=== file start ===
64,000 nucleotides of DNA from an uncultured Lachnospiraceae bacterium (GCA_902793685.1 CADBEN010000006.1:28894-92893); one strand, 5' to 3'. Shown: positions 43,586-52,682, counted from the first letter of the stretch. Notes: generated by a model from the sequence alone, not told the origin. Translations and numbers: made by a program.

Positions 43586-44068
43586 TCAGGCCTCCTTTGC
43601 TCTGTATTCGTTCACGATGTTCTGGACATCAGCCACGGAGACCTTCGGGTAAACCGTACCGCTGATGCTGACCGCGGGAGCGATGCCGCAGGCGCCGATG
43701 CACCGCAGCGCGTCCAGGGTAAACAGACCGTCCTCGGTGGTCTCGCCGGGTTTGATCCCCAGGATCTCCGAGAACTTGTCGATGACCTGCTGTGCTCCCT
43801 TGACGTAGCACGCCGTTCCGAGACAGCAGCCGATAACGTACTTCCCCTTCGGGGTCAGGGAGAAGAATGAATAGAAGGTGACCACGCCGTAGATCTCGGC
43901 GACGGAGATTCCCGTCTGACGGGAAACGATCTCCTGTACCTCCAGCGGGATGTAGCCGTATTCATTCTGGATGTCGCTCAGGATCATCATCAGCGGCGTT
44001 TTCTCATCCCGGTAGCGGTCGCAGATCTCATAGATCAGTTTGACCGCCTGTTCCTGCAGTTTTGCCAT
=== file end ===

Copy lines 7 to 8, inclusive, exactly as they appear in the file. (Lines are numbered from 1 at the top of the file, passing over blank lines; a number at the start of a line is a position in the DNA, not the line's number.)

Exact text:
43901 GACGGAGATTCCCGTCTGACGGGAAACGATCTCCTGTACCTCCAGCGGGATGTAGCCGTATTCATTCTGGATGTCGCTCAGGATCATCATCAGCGGCGTT
44001 TTCTCATCCCGGTAGCGGTCGCAGATCTCATAGATCAGTTTGACCGCCTGTTCCTGCAGTTTTGCCAT